Former Israeli president Moshe Katsav convicted of rape
JERUSALEM - An Israeli court found former president Moshe Katsav guilty Thursday of rape, indecent assault and sexual harassment of female subordinates, the most serious conviction of a former top official in Israel's history.
The verdict handed down in a case that had riveted the Israeli public was hailed as an affirmation of the rule of law and the rights of women, as well as a sign of changing norms in a society that for decades tended to condone sexual advances by powerful men in government and the military.
The president, whose role is largely ceremonial in Israel, is the head of state and is supposed to serve as a unifying national symbol. Katsav, 66, served in the post from 2000 to 2007, and the crimes of which he was convicted included several committed during that period.
"This is a sad day for the State of Israel," Prime Minister Binyamin Netanyahu said in a statement after the verdict.
But he added, "Today the court delivered two clear-cut messages: that everyone is equal before the law, and that every woman has exclusive rights to her body."
The three-judge panel at the Tel Aviv District Court rejected Katsav's alibis, saying his testimony, in which he denied the charges, was "riddled with lies."
Katsav was convicted of twice raping a senior aide in 1998, when he was tourism minister, once in his Tel Aviv office and two months later in a hotel room in Jerusalem. He was also convicted of sexually molesting the aide on another occasion.
The judges said the events were part of a pattern of sexual harassment that ended with the firing of the aide after she resisted Katsav's advances.
Katsav was also convicted of suggestively embracing two female workers in his office on several occasions during his term as president, making a sexual innuendo toward one and obstructing justice by asking her about her testimony to the police.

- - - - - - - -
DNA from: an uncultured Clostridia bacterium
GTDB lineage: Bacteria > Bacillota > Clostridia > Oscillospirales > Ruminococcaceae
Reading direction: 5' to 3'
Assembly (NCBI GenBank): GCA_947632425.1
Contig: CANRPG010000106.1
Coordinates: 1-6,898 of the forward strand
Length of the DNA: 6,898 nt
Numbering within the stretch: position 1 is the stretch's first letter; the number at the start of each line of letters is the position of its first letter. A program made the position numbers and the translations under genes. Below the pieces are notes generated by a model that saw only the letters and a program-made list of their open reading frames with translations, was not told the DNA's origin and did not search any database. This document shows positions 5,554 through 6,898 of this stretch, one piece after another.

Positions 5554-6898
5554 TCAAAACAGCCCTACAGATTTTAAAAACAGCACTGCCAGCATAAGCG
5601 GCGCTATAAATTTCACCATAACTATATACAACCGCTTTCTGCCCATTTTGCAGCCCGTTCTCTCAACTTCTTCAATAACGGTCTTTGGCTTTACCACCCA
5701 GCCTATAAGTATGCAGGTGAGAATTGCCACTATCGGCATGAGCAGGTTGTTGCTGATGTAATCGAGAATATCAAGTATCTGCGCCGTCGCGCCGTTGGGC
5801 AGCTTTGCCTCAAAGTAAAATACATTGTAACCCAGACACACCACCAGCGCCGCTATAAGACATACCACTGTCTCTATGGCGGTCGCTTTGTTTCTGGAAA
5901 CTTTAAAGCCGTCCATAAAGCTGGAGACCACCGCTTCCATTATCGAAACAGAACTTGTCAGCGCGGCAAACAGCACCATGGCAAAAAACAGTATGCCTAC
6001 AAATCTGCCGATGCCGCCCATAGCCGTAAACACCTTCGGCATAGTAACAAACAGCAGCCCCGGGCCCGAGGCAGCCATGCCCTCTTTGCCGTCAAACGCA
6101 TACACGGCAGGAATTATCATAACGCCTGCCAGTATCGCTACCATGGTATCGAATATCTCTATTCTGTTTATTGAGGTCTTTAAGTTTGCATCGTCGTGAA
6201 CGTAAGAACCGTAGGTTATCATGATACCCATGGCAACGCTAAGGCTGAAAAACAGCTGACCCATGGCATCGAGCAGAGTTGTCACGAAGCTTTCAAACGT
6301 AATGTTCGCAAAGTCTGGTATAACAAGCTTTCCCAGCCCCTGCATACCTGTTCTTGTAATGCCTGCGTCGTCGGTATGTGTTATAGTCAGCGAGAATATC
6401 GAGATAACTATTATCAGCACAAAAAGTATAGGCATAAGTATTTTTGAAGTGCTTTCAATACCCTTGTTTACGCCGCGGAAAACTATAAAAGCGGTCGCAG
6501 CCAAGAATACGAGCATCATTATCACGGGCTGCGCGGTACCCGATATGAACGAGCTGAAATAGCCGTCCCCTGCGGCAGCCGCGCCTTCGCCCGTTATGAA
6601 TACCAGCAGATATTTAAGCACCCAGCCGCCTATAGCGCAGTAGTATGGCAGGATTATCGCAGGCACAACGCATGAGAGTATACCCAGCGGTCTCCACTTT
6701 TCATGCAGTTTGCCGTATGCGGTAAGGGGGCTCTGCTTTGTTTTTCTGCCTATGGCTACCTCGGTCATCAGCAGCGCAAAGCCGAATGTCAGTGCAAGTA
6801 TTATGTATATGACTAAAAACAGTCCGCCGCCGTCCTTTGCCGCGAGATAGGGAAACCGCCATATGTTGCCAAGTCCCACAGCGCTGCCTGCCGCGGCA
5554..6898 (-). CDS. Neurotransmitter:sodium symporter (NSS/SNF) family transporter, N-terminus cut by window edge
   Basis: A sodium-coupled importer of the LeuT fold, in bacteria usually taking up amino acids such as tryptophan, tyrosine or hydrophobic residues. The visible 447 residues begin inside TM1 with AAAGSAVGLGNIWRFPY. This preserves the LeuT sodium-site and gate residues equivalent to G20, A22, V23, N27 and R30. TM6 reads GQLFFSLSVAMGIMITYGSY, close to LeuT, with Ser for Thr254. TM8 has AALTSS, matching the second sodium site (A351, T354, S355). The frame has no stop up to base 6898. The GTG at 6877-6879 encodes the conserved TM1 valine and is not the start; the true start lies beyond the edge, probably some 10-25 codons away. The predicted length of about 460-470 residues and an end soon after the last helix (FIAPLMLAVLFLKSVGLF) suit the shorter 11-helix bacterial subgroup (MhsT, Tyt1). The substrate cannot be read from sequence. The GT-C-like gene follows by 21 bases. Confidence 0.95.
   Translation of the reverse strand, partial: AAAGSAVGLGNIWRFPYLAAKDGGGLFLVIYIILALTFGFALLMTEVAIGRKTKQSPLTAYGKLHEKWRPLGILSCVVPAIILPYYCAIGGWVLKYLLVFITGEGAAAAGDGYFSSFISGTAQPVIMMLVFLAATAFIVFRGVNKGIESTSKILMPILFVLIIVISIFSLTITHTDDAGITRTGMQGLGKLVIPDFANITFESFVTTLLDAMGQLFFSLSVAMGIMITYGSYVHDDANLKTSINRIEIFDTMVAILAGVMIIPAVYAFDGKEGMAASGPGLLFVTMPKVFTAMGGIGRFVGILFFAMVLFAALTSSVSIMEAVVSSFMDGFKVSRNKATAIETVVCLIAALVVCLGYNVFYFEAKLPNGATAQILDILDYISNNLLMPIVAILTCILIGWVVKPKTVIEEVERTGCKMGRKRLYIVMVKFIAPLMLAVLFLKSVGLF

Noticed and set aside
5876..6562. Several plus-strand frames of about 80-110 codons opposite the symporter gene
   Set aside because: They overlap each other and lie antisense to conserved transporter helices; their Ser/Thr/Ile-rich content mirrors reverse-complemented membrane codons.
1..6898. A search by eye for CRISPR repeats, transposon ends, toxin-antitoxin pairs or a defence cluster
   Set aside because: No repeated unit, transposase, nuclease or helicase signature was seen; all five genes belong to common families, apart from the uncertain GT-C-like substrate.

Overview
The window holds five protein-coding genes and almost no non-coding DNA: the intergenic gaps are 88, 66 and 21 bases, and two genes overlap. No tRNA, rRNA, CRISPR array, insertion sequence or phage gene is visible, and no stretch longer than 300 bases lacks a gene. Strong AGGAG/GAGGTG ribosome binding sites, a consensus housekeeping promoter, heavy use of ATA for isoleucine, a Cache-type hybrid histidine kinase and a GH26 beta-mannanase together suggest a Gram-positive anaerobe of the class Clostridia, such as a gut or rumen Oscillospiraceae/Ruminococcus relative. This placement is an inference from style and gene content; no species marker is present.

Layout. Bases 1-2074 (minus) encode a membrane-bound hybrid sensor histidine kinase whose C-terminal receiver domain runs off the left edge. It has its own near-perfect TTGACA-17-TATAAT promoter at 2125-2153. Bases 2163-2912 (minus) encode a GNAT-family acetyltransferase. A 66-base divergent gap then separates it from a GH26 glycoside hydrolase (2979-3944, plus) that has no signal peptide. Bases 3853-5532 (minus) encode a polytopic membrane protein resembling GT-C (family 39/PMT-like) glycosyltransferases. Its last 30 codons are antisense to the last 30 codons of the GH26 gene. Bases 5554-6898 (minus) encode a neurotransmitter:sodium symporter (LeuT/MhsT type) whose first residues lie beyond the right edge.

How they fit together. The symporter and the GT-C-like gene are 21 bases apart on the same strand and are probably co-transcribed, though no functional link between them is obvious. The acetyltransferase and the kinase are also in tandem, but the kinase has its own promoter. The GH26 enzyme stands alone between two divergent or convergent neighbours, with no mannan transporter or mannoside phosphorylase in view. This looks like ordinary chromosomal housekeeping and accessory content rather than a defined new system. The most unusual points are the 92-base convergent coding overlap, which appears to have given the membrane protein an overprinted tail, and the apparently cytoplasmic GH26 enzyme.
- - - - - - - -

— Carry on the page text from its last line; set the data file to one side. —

Rape carries a minimum prison term of four years and a maximum of 16 years in Israel. Katsav's attorneys said they would appeal the verdict.
After his conviction, a stone-faced Katsav, who had consistently maintained that he was the victim of a media witch hunt, hurried out of the courtroom and returned to his home in the working-class town of Kiryat Malachi without speaking to reporters.
One of his sons, Boaz, asserted his father's innocence, saying that the judges had "made a decision according to their feelings" and that the trial had not been conducted according to "the ethics of Israel."
Women's rights advocates said the verdict would encourage those who had been the targets of sexual harassment or assault at home or at the workplace to complain to the police.
"The message sent today by the court to other victims of exploitation of authority is, 'Don't be silent,' " said Ronit Amiel, one of the state prosecutors in the case.
Moshe Negbi, Israel Radio's legal analyst, said the court had issued a "defining verdict" that could well have delivered "a mortal blow to the macho culture that turns women into an object of despicable sexual exploitation."
Changing public attitudes in Israel were reflected in the enactment in 1998 of a law against sexual harassment. In 2001, Yitzhak Mordechai, a former general and defense minister, was convicted of sexually assaulting two female subordinates. In 2007, Haim Ramon, a former justice minister, was convicted of indecent assault after he forcibly kissed a female soldier.
Katsav's conviction marked the formal end of a political career in which the Iranian-born politician who rose to the presidency from humble origins was held up as a role model for Sephardic Jewish immigrants from North Africa and the Middle East. A member of the rightist Likud party, he held several cabinet posts before parliament elected him president in 2000 in a surprise upset of Shimon Peres, a Nobel Peace Prize laureate who succeeded Katsav as president.
Greenberg is a special correspondent.